Trefoil Academy Wiki

Developing a Character Concept & Roleplaying Tips[]

Are you:

  • A young merfolk who was given legs to attend a special school and learn more about the world beyond the waters they were born to.
  • A sequestered child raised in a faraway castle who has never interacted with anyone but their grandmother and a talking dog.
  • A teen who is growing suspicious that there may be something... unique in their family tree, especially when their sprouts wings.

The possibilities are numerous. What do you want to be?

Starting Character Concept & Developing Further From There[]

You are a young magic-user within a specific age range (or species-appropriate development range), and you have been accepted to a school for gifted young mages. You have agreed to the Trefoil Academy Code of Conduct, and have passed the Academy’s safety background check to make certain you will not be a danger to your fellow students or its staff.

What does that let you do?

Trefoil Academy seeks to allow for as much creativity as possible and to allow you to follow your passions. You are welcome to change your character concept at any time, as it is about having fun and immersing yourself in a magical world.

If you are feeling overwhelmed by the possibilities, you are more than welcome to start off using your personal history and then tweaking it now for being able to cast magic.

Here are some character development questions to help get you started.

  • How did you first discover that you could cast magic?
  • What was the first spell that you ever casted and what happened?
  • Have you ever had any prior magical education before (e.g. tutoring, homeschooled, another magical school)? Did you like it? Why or why not?
  • What is your favorite magical subject to study and why?
  • What are you hoping to be when you grow up?
  • What sort of culture were you raised in? Do you agree with the beliefs and actions of that culture? How different is it from Trefoil Academy of Magery and Sorcery? Will you be surprised with other students or staff behavior?

How Do I Roleplay?[]

Roleplaying is when we make believe that we are someone else. It is a lot of fun! Here are some useful tips and tricks whether this is your first time or if it has been a while:

  • Try to stay in character as much as possible.
  • Make your character reasonably available and approachable: Certain actions (i.e. reading a book, writing in a journal, giving short answers) can be interpreted that you wish to be left alone. You don’t have to be interested in every topic. It is very hard to rope in characters that show constant disdain, only angst or who are always complaining.
  • Please ask before tying your character into another character’s backstory: Just politely call a game-off and ask. This includes factions! As a heads up, we don’t allow ties to the villain.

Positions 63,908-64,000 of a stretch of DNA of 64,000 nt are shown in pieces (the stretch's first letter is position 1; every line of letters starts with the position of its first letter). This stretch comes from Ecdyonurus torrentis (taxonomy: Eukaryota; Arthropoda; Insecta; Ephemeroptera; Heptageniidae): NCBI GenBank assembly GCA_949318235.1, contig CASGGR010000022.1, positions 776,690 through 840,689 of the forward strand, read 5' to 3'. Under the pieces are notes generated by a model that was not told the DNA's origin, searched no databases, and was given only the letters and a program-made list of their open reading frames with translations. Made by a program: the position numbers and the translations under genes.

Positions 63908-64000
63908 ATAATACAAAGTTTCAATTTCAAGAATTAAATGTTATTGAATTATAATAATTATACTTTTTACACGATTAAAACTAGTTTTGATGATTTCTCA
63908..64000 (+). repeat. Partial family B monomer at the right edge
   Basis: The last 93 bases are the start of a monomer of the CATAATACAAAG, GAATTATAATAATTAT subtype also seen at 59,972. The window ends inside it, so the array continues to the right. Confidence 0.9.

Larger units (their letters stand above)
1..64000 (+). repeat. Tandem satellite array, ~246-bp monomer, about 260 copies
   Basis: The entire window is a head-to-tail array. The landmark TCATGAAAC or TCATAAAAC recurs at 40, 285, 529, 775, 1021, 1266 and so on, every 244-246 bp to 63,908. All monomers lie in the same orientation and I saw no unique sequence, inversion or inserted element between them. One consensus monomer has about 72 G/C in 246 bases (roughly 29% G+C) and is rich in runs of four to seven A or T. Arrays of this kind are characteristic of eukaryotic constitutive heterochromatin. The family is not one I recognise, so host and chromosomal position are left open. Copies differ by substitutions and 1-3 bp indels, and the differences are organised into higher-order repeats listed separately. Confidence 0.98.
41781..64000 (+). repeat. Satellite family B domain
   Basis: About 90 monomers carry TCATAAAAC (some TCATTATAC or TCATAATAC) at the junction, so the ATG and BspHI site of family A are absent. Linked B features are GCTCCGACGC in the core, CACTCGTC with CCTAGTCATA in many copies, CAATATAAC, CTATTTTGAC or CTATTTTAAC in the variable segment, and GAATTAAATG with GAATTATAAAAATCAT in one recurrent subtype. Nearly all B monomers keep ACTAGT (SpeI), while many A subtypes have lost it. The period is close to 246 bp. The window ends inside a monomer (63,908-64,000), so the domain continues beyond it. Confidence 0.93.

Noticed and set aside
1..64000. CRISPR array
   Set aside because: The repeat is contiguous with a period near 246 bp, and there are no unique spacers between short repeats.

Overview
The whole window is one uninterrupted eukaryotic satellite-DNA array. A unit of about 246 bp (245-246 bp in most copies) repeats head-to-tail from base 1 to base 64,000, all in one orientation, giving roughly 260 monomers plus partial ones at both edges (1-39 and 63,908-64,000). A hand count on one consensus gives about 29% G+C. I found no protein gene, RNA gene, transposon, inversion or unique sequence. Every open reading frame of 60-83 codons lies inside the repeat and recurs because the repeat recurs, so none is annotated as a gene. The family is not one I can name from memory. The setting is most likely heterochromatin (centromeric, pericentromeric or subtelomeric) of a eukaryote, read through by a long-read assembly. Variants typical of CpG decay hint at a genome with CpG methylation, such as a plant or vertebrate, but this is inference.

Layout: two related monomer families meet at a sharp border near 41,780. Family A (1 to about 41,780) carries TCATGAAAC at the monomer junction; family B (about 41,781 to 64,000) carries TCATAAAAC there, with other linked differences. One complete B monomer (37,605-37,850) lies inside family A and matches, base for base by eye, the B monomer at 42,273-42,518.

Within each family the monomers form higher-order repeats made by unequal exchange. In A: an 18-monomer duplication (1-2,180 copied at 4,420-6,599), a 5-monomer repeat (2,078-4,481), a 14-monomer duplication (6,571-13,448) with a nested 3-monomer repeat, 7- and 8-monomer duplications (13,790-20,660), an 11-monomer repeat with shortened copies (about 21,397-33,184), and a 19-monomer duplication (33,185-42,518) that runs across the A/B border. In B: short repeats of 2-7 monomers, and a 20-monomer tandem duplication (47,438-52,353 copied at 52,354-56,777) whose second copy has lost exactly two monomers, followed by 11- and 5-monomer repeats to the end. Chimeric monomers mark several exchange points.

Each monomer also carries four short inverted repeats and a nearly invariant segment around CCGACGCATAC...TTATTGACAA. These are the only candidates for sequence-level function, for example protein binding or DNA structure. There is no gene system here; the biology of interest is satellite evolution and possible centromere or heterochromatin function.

• Let yourself just blurt out the first answer that comes to mind. No one is going to judge you. It is not uncommon for newer roleplayers to want to overthink their answer - we encourage you don't! You are not stuck with anything that you say. Letting yourself blurt out the first thing that comes to your mind allows helps your character concept develop faster. When you say something unexpected, it means your subconscious has a handle on the character concept and is now running with it. An example of a character moment, we have a staff member who hates the color pink and her character decided that was her favorite color. She was able to then decide if she wanted to keep that aspect or not.
  • Before going up to someone, think of some possible topics that your character may be interested in talking about. These are ones that your character may feel positively about, highly curious about, or is something your character may even geek out about.

Here are some starter questions that you can use:

  • What was it like growing up where you are from?
  • Most embarrassing magical story?
  • What is the first spell you ever casted?
  • What was it like your first time riding a broomstick/hippogriff/magic carpet?
  • What is your favorite spell to cast and why?
  • What is your favorite magical creature and why?
  • What is your favorite magical subject and why?
  • What magical school do you attend in the off-season?
  • Use the “Yes and” and “No but”. It provides a natural follow-up opportunity. It prevents a conversation from having a one-sided interrogation feel to it.

Player 1: “Have you ever ridden on a griffon before?”

Player 2: “No.”

Player 1: “Have you ever wanted to?”

Player 2: “No”

Player 1: “Have you seen a griffon before?”

Player 2: “No”

Player 1: . . . *Wanders off*

(Player 1 is doing all the work in this one-sided conversation.)


Player 1: “Have you ever ridden on a griffon before?”

Player 2: “No but I have always wanted to. How about you?”

Player 1: “Yes, and my family owns a flock of them. So, why haven’t you ridden a griffon before?”

Player 2: “I was going to but then my first time that I tried to ride one, I got thrown off in mid-air. So, what was it like raising them?”